These low and high levels directly translate into the market’s current state. So high levels of 70 and above are known as overbought zones where it’s best to sell. On the other hand, low levels of 30 and below are called oversold zones, where it’s best to buy.

These indications are, of course, not automatic. Some formulated calculations and plotting is necessary to identify these levels and guarantee their accuracy.

But this is not the only purpose of the RSI trading indicator. Its signals may also be used when searching for divergences and failure swings or even simply just identifying the general trend.

Although RSI produces promising results when tested, it can still be overcome with buy-and-hold strategies. So it’s not really painstakingly accurate at all times but is still helpful for low-trend periods.

Calculating RSI With A Free Timeframe: A Two-Step Formula

In calculating the relative strength index, the first formula is:

  • RSI value = 100 – [100 / (1 + Average Gain / Average Loss)]

Followed by:

  • RSI value = 100 – [100/ 1+ (Previous Average Gain) + Current Gain / ((Previous Average Loss) + Current Loss)]

The result of these computations will later be plotted for a final RSI value.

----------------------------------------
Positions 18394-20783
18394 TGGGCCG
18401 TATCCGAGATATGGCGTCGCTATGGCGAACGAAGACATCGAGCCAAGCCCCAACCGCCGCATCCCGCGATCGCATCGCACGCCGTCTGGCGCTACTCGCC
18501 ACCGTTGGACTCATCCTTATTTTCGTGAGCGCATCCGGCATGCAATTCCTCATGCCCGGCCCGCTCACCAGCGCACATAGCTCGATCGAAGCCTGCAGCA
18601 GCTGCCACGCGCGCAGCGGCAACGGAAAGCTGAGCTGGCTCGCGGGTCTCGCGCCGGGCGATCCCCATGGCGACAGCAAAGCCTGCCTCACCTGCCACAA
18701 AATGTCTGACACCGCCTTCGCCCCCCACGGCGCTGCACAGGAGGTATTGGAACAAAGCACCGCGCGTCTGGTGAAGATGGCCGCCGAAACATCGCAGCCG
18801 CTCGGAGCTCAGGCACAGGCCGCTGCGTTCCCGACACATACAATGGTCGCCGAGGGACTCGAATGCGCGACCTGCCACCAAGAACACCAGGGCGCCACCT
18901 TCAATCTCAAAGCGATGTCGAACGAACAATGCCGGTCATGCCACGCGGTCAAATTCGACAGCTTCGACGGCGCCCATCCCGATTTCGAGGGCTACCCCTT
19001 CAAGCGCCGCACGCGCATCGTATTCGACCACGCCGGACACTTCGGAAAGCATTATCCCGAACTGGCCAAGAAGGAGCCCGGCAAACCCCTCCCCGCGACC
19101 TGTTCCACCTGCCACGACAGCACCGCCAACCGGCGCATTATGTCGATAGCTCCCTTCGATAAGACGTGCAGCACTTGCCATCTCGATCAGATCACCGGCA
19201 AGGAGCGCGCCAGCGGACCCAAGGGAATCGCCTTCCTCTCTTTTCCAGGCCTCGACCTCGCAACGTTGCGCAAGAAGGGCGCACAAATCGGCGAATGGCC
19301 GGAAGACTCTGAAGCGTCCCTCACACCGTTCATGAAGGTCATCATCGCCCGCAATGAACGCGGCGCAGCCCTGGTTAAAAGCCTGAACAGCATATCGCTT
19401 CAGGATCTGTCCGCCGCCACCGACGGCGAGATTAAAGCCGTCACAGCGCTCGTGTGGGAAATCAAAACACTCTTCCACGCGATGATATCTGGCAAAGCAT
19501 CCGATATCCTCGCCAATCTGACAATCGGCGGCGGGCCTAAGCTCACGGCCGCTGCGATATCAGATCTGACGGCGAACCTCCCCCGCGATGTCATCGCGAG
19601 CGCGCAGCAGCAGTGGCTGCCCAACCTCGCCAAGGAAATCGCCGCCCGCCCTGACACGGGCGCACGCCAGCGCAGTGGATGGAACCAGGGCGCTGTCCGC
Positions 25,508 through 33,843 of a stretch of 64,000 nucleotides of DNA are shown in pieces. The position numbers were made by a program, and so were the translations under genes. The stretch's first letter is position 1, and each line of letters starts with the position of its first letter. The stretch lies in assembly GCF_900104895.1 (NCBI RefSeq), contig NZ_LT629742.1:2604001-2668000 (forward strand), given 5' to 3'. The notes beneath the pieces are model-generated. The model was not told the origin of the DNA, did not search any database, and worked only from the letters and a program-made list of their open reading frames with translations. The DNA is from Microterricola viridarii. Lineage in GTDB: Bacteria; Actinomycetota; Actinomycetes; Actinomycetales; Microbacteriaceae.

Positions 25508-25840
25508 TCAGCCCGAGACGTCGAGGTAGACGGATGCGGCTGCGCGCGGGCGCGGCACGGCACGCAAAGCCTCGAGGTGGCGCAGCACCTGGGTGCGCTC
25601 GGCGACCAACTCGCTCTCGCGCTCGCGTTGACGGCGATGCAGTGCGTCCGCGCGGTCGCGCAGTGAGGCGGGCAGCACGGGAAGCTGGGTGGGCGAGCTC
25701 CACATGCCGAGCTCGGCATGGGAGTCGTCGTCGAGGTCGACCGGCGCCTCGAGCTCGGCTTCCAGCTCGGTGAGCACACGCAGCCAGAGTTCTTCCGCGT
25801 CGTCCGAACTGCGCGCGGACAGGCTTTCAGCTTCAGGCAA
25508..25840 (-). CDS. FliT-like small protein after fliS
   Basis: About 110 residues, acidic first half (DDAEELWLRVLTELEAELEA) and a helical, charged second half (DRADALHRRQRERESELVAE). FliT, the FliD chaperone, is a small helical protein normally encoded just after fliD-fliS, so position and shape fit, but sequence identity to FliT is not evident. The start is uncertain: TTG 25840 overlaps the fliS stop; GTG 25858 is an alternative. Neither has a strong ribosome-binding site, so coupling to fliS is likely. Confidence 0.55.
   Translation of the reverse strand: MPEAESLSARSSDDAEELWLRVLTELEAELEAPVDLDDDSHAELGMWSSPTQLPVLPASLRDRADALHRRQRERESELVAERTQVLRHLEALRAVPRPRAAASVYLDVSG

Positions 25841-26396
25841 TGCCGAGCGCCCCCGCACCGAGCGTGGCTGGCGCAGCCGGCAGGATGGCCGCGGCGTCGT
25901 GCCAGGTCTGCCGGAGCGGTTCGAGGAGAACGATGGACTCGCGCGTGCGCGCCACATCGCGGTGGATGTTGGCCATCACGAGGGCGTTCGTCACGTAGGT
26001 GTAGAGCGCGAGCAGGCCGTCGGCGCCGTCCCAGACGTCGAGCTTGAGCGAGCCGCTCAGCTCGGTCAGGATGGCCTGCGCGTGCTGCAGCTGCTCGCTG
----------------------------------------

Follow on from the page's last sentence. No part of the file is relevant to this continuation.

The default setting for RSI is 14 in correlation to its 14-day timeframe. But, again, this value may increase or decrease depending on your requirement.

Doing so will surely impact the results. For example, having a shorter time frame will more likely reach overbought or oversold levels in comparison to a longer time frame.

Plotting RSI Through A Spreadsheet: The Simplified Version

After calculating the RSI, you are left with the results to plot, and here’s how you can do it.

First, you’ll have to choose a spreadsheet, whether that’s Microsoft Excel or google sheets. On it, you’ll be inputting the first-day data and quite a lot of formulas.

Now, the whole plotting procedure may be tough and tedious, but once it’s fully formatted and formulated, it will run smoothly and independently.